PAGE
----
GUEST COLUMN: Northampton supervisors ‘failed to respect the citizenry’


BY ARTHUR UPSHUR, Guest columnist —

We recently had another great example of local citizen action on the Eastern Shore.

There was a vote by the Northampton Board of Supervisors on a rezoning to allow a new development near Cedar Grove, at the southern end of the county.

The applicant was requesting a zoning change for a portion of a parcel that included a small mobile home park as well as a strip of land currently zoned agricultural-rural Business.

Opponents organized petitions (more than 550 signatures at last count), sent dozens of letters and emails, and packed the meeting room.

Speakers at the public hearing cited the precedent this change might set that could weaken our zoning protections, or how it represented further gentrification of our community, or if it was good practice to allow zoning changes like this without significant proffers from the developer.

Several expressed outrage that we were having to do this again to oppose a developer.

The public speakers were quite a show of the diversity of the Shore. Most were not exactly polished speakers.

Several clearly did not expect to speak but felt compelled to say something.

Frequently there was applause despite the best efforts of Chair Betsy Mapp to limit it. It was a formidable demonstration of community opposition to the proposal.

I do not want to comment on the decision of the board of supervisors. There are reasons to support this and reasons to oppose it and I think we can hope that the board made a good decision.

But what I do want to comment on was how that decision was made, and what a failure it was in how the board communicated to the public.

Mapp seemed to understand the optics best. She thanked folks for coming and waiting, and she showed great patience and respect while holding everyone to the three-minute comment rules.

But I felt that her colleagues failed to respect the citizenry in attendance.

It really is a big deal for folks to give up an evening to come to a board of supervisors meeting and speak to the board.

Many of these folks were nervous speakers with handwritten notes on slips of paper.

All of them made sacrifices because they thought it was important that they speak up.

They thought their opinions would be respected and they would be listened to by the board.

All those letters and emails took time to write and organize and the writers thought they would be carefully read and discussed by the board.

They hoped the board would carefully consider their arguments before making their final decision.

But none of that respect for the public input was evident.

Supervisor Dixon Leatherbury questioned whether the current zoning might be wrong by showing older maps where the area was listed as a hamlet.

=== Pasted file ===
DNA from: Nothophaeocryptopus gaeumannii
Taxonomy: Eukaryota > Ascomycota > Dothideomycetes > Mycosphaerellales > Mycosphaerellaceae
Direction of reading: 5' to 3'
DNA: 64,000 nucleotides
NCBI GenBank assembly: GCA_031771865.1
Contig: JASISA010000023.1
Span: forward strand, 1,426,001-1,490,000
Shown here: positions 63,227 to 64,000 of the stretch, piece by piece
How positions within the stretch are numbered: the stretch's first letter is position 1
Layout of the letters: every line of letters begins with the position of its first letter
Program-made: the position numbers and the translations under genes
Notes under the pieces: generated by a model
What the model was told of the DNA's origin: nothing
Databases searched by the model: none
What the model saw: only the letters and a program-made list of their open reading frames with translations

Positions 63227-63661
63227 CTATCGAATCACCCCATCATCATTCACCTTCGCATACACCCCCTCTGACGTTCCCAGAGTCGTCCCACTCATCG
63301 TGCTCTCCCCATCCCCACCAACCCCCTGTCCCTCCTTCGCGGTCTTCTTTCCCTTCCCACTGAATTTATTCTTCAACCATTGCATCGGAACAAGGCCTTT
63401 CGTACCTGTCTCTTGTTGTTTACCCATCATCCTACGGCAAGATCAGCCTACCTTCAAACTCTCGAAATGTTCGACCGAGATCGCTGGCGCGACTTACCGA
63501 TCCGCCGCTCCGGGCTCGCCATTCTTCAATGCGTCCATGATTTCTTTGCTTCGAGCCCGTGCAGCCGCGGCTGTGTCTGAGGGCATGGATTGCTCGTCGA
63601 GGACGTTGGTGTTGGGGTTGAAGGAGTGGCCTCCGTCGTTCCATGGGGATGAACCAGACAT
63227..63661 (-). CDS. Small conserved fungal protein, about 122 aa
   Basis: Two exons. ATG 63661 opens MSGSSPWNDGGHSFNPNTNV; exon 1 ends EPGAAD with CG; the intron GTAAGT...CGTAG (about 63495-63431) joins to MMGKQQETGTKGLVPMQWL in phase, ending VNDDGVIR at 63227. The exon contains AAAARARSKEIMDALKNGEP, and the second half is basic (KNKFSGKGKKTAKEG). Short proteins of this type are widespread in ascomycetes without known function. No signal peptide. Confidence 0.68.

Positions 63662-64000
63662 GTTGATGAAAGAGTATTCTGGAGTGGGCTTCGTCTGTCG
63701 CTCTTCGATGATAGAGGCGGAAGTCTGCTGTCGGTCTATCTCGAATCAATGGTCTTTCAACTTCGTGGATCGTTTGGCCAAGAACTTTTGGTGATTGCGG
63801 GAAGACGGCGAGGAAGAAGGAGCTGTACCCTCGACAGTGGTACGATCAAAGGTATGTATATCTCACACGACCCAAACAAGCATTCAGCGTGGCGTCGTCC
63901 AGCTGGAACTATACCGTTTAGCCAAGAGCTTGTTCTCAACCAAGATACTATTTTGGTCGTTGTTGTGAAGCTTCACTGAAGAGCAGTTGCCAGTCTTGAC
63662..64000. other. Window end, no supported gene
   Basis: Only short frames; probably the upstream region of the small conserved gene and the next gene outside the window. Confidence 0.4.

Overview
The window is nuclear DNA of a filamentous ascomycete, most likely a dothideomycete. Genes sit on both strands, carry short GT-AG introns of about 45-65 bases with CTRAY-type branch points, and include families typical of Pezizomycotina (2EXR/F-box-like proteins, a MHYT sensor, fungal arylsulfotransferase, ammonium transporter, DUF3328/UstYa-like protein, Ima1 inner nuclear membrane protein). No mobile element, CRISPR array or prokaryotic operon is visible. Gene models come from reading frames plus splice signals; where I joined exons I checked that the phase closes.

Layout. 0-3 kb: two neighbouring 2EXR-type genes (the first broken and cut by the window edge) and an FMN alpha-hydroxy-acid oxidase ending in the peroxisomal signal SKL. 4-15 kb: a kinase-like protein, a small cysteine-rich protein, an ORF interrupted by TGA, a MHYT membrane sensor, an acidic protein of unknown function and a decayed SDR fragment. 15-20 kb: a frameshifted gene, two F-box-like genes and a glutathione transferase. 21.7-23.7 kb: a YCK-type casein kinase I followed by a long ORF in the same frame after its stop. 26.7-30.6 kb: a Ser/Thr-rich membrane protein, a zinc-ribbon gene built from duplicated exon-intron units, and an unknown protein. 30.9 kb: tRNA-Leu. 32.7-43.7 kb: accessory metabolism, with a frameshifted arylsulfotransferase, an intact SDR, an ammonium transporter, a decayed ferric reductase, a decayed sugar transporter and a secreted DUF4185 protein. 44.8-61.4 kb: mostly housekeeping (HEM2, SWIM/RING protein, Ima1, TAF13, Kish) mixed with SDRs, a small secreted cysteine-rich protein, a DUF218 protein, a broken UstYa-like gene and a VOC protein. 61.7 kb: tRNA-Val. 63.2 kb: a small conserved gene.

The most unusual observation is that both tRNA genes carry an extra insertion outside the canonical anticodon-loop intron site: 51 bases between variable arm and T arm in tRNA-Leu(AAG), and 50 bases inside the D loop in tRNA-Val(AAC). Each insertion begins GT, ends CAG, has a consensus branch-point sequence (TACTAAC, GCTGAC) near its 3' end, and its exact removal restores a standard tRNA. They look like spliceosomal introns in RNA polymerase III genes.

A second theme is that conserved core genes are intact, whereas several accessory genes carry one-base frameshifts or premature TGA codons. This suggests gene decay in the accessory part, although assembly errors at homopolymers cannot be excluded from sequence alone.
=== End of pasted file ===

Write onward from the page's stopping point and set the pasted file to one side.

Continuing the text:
But this was confusing since only the current zoning map can legally be used.

Then Supervisor John Coker gave a speech about his own opinions on the development. Coker then made a motion that was already prepared to approve the proposal as revised and recommended by the planning commission.

Leatherbury seconded the motion. Everyone but Mapp voted in favor and it was over.

It was an incredibly insensitive display — no comments about or thanks for all that public input, no thoughtful debate between board members concerning the public concerns raised by so many.

The fact that the motion was already written implied that Coker never intended to have any of the public hearing input impact his position.

Two supervisors were completely silent throughout. That four of the supervisors voted in favor with no debate or further discussion begged the question of whether they paid any attention to the public input at all.

It was incredibly disempowering for everyone who tried to participate in the process. One might almost call it a rude response.

Most left feeling like they had wasted their time because this board was not interested in listening to input from anyone. That is a sad conclusion for a public hearing indeed.

I believe our civic engagement is a precious thing. While the process is messy and frequently annoying, listening to the citizenry is always a good thing. Lecturing or correcting the citizenry is rarely good policy.

But an engaged citizenry is a fragile thing. It can be discouraged by ego and cronyism. It can be damaged when elected officials ignore local opposition without even trying to take time to find compromises that better reflect the public concerns or at least to make an honest effort to convince the public to change its opposition.

The Northampton Board of Supervisors failed us on this issue. I hope they can be better next time.

— The writer lives in Northampton County.

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